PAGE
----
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I'm working with some existing code which is deserializing objects stored in text files (I potentially need to read tens of millions of these). The contents of the file are first read into a wstring and then it makes a wistringstream from that. Running the Very Sleepy profiler on the program shows that it is spending about 20% of its time in the following call stacks:

Mtxlock or RtlEnterCritialSection
std::_Mutex::_Lock
std::flush
std::basic_istream<wchar_t, std::char_traits<wchar_t> >::get
<rest of my program>

and similar ones with std::_Mutex::_Unlock. I'm using Visual C++ 2008.

Looking in istream, I see that it constructs a sentry object which calls _Lock and _Unlock methods on the underlying basic_streambuf. This in turn just call _Lock and _Unlock on a _Mutex associated with that buffer. These are then defined as follows:

#if _MULTI_THREAD
    // actually defines non-empty _Lock() and _Unlock() methods
#else /* _MULTI_THREAD */
    void _Lock()
    {   // do nothing
    }

void _Unlock()
    {   // do nothing
    }
#endif /* _MULTI_THREAD */

It looks like _MULTI_THREAD is set in yvals.h as

#define _MULTI_THREAD   1   /* nontrivial locks if multithreaded */

Now, I know there will never be another thread trying to access this buffer, but it looks to me like there's no way around this locking while using the standard iostreams, which seems both odd and frustrating. Am I missing something? Is there a workaround for this?

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3 Answers 3

Check the value for Runtime Library in Project properties, C/C++, Code Generation. If it's multi-threaded, change it to a non-multithreaded version.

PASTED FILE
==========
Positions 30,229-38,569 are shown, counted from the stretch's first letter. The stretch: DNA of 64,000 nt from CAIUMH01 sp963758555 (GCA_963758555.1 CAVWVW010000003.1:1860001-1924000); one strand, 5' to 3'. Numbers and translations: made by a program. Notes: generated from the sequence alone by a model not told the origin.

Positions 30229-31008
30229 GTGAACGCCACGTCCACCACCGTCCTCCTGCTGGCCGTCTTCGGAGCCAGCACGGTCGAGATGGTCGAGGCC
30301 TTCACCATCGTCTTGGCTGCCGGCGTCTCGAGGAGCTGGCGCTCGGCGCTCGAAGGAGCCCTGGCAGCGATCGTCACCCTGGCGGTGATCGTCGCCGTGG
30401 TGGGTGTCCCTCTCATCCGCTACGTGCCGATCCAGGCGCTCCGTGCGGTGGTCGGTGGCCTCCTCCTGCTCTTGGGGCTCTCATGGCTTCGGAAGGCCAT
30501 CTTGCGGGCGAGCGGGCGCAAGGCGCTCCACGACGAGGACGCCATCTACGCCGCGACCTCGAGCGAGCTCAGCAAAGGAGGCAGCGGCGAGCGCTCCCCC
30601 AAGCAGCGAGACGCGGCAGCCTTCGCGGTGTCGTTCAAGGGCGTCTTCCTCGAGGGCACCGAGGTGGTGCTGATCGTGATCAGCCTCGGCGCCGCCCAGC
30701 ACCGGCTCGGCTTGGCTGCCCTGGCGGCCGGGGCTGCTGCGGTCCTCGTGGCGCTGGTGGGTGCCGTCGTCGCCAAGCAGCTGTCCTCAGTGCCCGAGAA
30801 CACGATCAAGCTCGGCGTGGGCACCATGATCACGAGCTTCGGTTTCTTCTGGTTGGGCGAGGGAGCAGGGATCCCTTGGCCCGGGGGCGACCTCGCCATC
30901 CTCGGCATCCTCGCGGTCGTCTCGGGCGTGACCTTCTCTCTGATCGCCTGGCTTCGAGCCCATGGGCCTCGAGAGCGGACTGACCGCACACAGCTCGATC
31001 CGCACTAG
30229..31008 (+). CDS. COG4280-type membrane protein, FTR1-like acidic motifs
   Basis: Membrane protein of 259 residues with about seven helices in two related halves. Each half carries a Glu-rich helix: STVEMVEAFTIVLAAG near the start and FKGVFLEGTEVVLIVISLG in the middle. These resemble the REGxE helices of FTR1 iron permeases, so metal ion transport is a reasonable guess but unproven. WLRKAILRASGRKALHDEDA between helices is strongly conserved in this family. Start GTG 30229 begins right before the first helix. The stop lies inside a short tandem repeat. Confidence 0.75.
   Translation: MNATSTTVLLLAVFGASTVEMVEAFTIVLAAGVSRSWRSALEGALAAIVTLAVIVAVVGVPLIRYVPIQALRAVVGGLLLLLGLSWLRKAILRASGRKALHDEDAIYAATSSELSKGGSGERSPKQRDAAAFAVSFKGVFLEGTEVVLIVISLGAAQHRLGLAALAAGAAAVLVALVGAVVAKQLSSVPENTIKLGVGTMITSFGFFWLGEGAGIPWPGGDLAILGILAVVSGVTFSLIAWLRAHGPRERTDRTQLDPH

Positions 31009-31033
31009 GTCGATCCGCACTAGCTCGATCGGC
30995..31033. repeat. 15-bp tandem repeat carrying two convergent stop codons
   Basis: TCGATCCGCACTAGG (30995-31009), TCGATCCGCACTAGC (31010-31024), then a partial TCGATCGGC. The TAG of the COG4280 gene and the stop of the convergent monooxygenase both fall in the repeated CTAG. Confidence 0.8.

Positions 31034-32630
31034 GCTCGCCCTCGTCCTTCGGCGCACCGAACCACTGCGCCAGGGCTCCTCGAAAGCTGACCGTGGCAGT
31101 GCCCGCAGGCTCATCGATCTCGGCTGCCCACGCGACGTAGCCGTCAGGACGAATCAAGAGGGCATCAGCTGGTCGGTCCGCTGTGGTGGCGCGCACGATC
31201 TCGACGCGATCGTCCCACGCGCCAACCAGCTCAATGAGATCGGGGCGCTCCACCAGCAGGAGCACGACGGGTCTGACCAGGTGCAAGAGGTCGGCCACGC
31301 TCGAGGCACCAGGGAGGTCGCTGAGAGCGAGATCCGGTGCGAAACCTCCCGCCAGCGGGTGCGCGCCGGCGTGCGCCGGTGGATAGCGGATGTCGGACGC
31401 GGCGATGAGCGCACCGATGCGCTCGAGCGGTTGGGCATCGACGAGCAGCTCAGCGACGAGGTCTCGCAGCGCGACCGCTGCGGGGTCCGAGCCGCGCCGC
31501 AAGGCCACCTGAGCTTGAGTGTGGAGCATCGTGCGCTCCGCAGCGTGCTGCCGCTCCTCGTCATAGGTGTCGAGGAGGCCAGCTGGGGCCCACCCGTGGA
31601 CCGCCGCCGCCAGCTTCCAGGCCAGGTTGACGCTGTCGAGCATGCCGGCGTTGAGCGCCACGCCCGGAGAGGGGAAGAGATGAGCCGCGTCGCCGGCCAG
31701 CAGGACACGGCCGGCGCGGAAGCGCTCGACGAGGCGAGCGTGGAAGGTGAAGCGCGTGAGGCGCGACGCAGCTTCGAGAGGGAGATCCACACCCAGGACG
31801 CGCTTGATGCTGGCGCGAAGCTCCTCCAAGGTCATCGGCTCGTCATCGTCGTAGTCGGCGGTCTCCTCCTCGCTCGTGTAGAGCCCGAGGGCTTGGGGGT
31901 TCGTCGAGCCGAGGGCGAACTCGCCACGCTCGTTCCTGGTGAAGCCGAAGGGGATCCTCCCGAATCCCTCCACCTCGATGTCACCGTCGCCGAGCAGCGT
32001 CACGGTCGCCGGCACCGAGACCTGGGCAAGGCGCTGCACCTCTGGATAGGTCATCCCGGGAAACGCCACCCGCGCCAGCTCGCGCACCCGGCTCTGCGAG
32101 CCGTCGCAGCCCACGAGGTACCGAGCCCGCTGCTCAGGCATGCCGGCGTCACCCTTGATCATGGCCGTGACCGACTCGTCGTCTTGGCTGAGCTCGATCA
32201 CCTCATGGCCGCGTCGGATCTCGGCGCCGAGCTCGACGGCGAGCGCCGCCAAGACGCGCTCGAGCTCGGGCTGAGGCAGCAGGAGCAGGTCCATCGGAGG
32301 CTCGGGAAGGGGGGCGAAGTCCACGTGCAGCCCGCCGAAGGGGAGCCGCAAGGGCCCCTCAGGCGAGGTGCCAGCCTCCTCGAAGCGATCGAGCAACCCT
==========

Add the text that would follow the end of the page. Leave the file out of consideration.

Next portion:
In any version after Visual C++ 7.1 (!), you are out of luck as it's been removed, and you are stuck with the multithreaded CRT.

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Thanks for the response. Changing the Code Generation option for the project is unfortunately not something I can do, since this is part of a much larger library, some of which does need the multithreaded runtime. –  rmg Apr 28 '11 at 17:45
    
I see you are on VS2008 anyhow. So you are out of luck if you want to use istream - sorry... –  Steve Townsend Apr 28 '11 at 17:46

The std::flush seems senseless in your case. I can't see how you'd flush an istream, so I suspect it's a result of a tie. You may want to un-tie, i.e. call tie(NULL) on your wistringstream. That should also reduce the number of locks taken.

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up vote 0 down vote accepted

It turned out accessing the underlying buffer directly by replacing things like

c = _text_in->get();

with things like this

c = _text_in->rdbuf()->sbumpc();

fixed the problem and provided a big boost to performance.

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If you only need unformatted data then you don't have to create an istream at all. All that you need to create is the std::filebuf object. –  Zan Lynx Apr 29 '11 at 21:37

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